Mayor Lori Lightfoot defended her decision to transform a shuttered school in Woodlawn into a shelter for immigrants bused to Chicago as part of an “all hands on deck” response to what she called a crisis manufactured by the Republican governor of Texas during an interview on Tuesday with “Chicago Tonight.”
Lightfoot acknowledged that Woodlawn residents “raised some, I think, legitimate concerns” during a community meeting shortly after the Christmas holiday, and promised to address those concerns.
“But fundamentally, we have to be a welcoming city by living our values,” Lightfoot said. “It can’t just be the responsibility of one community versus another.”
If the city does move some of the 1,500 immigrants still in its care into the former Wadsworth school at 64th Street and University Avenue in Woodlawn, it will come over the objection of Ald. Jeanette Taylor (20th Ward).
Taylor said the Spanish-speaking immigrants, who often arrive with nothing more than the clothes on their back, would struggle to communicate with their new neighbors and access needed services in a part of her South Side ward with few Latino residents.
The city should shelter the immigrants in a place where they could start to rebuild their lives, Taylor said.
City officials have spent $1.5 million to renovate the school, even as the mayor’s office denied officials planned to use it as a temporary shelter for immigrants beginning in October, as first reported by CBS2-TV.
Since Aug. 31, 2022, a total of 3,854 immigrants have been bused to Chicago from Texas, with an additional 1,400 immigrants coming from other states, officials said. Since then, the city has set up 11 emergency shelters, Lightfoot said.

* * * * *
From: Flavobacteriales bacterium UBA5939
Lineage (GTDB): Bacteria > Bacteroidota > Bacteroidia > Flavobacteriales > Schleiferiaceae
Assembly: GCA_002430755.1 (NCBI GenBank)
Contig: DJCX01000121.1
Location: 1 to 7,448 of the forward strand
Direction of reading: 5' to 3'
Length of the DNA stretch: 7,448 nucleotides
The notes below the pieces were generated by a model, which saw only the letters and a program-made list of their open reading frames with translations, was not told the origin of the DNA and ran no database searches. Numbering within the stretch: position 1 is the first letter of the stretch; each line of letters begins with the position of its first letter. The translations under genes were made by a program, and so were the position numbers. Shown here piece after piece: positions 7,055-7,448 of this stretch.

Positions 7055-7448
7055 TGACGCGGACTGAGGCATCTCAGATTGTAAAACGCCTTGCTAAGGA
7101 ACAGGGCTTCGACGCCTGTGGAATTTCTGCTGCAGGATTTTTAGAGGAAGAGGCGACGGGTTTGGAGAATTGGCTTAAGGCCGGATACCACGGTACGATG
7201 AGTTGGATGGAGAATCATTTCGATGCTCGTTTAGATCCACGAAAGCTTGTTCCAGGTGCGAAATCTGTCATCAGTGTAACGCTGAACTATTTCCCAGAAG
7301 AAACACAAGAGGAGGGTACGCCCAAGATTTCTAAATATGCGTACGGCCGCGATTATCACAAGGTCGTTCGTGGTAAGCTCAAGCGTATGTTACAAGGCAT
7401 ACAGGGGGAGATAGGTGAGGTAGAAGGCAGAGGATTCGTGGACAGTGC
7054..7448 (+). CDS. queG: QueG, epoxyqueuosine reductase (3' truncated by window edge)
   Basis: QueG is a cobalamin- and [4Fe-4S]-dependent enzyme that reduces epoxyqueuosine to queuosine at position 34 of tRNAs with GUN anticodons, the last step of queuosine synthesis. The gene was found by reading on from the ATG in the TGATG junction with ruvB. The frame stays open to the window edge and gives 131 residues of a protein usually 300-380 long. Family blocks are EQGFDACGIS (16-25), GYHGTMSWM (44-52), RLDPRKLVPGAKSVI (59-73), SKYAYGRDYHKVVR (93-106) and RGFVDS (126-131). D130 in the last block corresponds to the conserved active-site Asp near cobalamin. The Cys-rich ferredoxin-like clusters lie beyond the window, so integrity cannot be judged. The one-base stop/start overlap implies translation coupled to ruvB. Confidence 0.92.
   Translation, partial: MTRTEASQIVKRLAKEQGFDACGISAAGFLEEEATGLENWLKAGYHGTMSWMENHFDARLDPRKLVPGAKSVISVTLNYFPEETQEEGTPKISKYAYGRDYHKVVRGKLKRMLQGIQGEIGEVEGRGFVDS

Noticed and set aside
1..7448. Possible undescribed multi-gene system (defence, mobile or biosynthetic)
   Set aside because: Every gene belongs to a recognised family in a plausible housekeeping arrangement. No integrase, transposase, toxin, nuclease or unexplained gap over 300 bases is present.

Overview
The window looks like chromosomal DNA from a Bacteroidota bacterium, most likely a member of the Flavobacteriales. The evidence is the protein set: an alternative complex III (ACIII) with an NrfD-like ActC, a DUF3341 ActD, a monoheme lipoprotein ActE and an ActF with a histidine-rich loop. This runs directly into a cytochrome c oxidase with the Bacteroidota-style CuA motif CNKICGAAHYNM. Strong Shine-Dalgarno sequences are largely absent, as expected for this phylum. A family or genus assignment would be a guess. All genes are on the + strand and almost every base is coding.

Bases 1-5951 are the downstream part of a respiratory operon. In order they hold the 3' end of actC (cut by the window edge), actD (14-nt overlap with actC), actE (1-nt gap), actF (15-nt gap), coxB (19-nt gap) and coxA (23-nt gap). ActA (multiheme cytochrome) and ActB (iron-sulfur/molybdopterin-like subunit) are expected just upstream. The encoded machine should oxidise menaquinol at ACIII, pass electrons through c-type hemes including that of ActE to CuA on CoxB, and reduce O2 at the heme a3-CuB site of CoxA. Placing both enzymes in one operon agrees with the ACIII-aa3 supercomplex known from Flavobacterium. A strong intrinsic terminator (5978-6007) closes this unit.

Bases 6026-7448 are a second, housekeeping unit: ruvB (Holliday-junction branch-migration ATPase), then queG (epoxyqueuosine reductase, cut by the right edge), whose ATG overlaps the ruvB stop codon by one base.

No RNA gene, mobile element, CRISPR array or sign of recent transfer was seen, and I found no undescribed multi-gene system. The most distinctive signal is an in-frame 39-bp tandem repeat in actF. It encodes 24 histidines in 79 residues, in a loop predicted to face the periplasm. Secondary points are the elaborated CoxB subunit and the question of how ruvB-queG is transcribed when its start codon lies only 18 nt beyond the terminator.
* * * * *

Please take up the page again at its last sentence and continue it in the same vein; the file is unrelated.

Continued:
“This is going to be one of those all hands on deck moments,” Lightfoot said.
City officials spent approximately $7 million caring for immigrants in December, Lightfoot said.
The city's 2023 budget set aside just $5 million to help the immigrants, as Lightfoot said she expected federal officials to cover much of the cost.
The financial burden facing the city is set to grow significantly at the end of January, when state funding earmarked for the immigrants’ care is set to dry up.
Lightfoot said she was “going to be optimistic” that state officials would grant her request for $54 million in emergency funding to help the city care for the immigrants.
“It is going to require real resources for us to make good on the promise that we are a welcoming city,” Lightfoot said. “We must have more resources coming to Chicago.”
Lightfoot also defended her decision to order the Chicago Police Department to encrypt all of their communications and delay them for 30 minutes, citing officer and victim safety.
Lightfoot said she was open to a “reasonable compromise” but again rejected a proposal from several news media organizations that would grant credentialed journalists access to the transmissions in real time.
“A delay is going to have to happen,” Lightfoot said.
All eight of the candidates running to deny Lightfoot a second term have said they would allow the news media access to the transmissions, as reported by the Chicago Tribune.
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